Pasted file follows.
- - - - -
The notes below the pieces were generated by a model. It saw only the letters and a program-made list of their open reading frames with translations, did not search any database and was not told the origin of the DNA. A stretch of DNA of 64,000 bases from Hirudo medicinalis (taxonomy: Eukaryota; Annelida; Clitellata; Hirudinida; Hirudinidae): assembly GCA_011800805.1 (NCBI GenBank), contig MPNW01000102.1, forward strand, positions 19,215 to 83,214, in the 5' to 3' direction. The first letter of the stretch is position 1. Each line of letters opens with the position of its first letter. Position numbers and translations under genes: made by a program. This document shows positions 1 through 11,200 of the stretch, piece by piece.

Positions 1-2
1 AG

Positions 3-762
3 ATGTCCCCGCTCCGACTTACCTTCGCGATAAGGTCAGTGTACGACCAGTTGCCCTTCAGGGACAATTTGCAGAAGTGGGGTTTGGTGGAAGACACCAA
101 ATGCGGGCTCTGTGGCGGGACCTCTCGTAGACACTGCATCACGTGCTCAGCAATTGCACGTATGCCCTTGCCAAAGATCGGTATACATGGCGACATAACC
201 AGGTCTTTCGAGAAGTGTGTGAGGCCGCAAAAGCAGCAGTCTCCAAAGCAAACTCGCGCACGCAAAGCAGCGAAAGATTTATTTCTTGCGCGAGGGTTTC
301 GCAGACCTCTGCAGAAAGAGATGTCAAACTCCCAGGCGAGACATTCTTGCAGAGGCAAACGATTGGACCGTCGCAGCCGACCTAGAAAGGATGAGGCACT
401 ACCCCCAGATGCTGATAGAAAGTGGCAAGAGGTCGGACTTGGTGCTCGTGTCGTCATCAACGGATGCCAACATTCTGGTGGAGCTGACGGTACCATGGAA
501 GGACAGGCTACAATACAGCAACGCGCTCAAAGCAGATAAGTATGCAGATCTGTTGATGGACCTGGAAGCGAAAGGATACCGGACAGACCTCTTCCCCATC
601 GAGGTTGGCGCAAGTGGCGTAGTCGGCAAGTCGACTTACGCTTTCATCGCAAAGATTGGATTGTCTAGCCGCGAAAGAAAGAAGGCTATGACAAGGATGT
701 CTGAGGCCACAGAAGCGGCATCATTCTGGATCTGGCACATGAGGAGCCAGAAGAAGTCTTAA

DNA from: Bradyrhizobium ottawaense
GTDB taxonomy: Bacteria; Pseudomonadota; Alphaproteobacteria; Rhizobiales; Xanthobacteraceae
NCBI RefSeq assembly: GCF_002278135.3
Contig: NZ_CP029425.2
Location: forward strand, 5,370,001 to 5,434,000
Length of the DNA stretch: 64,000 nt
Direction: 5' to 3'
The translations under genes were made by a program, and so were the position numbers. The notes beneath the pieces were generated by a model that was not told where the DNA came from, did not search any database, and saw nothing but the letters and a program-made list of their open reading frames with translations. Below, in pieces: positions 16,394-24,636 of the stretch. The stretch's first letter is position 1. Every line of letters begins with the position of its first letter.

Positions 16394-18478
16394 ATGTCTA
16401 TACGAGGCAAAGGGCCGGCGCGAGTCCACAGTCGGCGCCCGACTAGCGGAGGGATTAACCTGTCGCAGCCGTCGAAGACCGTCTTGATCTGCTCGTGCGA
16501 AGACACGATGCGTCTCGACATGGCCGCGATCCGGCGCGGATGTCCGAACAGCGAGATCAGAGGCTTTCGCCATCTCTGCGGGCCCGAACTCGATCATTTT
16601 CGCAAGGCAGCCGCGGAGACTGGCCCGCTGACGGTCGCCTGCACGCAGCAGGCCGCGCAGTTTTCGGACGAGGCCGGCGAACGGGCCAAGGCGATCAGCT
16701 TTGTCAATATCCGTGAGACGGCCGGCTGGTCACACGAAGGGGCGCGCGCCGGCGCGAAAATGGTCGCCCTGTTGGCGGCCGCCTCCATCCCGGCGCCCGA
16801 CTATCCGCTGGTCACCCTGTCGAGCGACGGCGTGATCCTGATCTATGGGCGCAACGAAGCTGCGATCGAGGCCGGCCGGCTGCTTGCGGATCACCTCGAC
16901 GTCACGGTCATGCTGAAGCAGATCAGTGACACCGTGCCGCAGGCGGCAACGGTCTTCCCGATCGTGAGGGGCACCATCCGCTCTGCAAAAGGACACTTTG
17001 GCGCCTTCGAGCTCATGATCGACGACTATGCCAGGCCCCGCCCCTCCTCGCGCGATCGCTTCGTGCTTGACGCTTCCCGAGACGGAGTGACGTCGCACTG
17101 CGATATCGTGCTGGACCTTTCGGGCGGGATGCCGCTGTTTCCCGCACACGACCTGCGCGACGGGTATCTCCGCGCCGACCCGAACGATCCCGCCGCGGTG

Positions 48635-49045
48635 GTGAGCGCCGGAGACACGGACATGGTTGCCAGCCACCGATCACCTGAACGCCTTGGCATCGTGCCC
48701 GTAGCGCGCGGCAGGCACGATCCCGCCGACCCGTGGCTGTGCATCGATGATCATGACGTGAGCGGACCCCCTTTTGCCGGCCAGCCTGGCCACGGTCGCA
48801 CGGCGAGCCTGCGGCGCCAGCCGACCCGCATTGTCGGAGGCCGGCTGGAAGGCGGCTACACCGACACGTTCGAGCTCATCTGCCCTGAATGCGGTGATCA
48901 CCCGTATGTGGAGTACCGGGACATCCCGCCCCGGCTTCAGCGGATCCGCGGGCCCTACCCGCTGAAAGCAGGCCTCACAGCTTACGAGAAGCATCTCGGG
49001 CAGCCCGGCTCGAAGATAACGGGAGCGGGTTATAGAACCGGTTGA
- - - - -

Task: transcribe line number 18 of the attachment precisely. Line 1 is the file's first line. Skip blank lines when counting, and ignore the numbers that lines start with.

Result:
Length of the DNA stretch: 64,000 nt